The Liberal party faced questions as its state division preferenced One Nation ahead of the National party for the Western Australia election. Other state divisions, such as Queensland, are reportedly considering to follow suit.
Prime Minister Malcolm Turnbull defended the party’s decision on Monday, saying One Nation is not “a single issue party or a single personality party”.
“It is a substantial crossbench party in the Senate and it is taking a policy position on a wide range of issues,” Turnbull said.
“It is not a single issue party or a single personality party. We deal with it constructively and respectfully because we respect the fact that each of those One Nation senators has been democratically elected.”
Turnbull also added that preference deals were up to individual Liberal state divisions.
The Liberal party has denounced Pauline Hanson’s party multiple times in the past. In 2001, then Liberal prime minister John Howard said One Nation should be preferenced last in Liberal how-to-vote card due to the party’s racism. Before the 2016 election, Turnbull said, “Pauline Hanson is, as far as we are concerned, not a welcome presence on the Australian political scene. You’ve got to remember she was chucked out of the Liberal Party.”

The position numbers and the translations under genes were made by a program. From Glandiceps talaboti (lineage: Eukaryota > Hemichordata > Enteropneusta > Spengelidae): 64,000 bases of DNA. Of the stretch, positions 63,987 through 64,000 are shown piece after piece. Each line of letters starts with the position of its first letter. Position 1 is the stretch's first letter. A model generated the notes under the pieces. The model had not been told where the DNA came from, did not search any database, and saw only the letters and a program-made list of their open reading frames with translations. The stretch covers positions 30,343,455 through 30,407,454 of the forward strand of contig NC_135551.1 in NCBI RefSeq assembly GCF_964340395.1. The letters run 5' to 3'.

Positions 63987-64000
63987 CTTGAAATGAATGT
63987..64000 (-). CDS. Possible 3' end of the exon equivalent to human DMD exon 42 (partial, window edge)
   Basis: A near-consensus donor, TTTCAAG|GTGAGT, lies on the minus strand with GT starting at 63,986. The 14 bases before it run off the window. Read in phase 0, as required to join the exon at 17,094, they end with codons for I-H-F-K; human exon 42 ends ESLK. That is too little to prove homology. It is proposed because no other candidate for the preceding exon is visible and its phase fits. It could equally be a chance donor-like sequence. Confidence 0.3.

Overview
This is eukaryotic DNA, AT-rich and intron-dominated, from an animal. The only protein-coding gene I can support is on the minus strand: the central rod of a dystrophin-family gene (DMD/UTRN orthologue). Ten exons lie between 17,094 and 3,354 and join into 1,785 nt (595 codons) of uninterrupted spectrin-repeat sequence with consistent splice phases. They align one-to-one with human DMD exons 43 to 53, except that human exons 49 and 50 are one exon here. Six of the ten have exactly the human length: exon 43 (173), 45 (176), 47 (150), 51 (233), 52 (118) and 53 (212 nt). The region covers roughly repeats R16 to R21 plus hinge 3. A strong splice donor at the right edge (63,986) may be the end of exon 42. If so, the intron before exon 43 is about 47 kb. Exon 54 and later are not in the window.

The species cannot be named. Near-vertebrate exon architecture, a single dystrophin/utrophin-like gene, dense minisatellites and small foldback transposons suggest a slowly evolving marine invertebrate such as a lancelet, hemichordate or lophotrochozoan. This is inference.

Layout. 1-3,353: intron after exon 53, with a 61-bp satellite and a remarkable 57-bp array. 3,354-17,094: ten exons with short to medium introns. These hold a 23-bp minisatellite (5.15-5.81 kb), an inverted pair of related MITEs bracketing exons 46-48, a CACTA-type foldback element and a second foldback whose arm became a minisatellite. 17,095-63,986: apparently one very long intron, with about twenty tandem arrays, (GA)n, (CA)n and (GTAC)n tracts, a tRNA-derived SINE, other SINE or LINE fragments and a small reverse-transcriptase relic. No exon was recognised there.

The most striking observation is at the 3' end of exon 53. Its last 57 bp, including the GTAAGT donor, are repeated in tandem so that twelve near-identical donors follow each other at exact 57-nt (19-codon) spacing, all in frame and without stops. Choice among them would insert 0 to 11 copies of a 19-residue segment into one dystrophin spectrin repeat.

Leader of the National party and Deputy Prime Minister Barnaby Joyce said Turnbull’s decision was “disappointing”, and warned Turnbull not to stray from the Liberal-National alliance.
“We won’t, but it could easily be that the National Party could stand in every Lower House seat in Perth and preference another party. What would that mean? You’d lose a heap of seats, simple as that,” said Joyce.
Opposition Leader Bill Shorten has criticised the Liberal party’s preference deal with One Nation, saying it is a desperate move from a party that has condemned Pauline Hanson and her group in the past.
Shorten said he had advised Labor party to preference One Nation last for the next federal election. “It’s clear to me that One Nation’s political agenda clashes with Labor values,” said Shorten in a statement to his party. “Labor believes in an Australia where no-one is limited by their faith, their race, by where they were born or who they love. That’s not the Australia of the One Nation party… In the Labor Party, we choose what we stand for – and it’s not fear, division or the politics of ‘us vs them’.”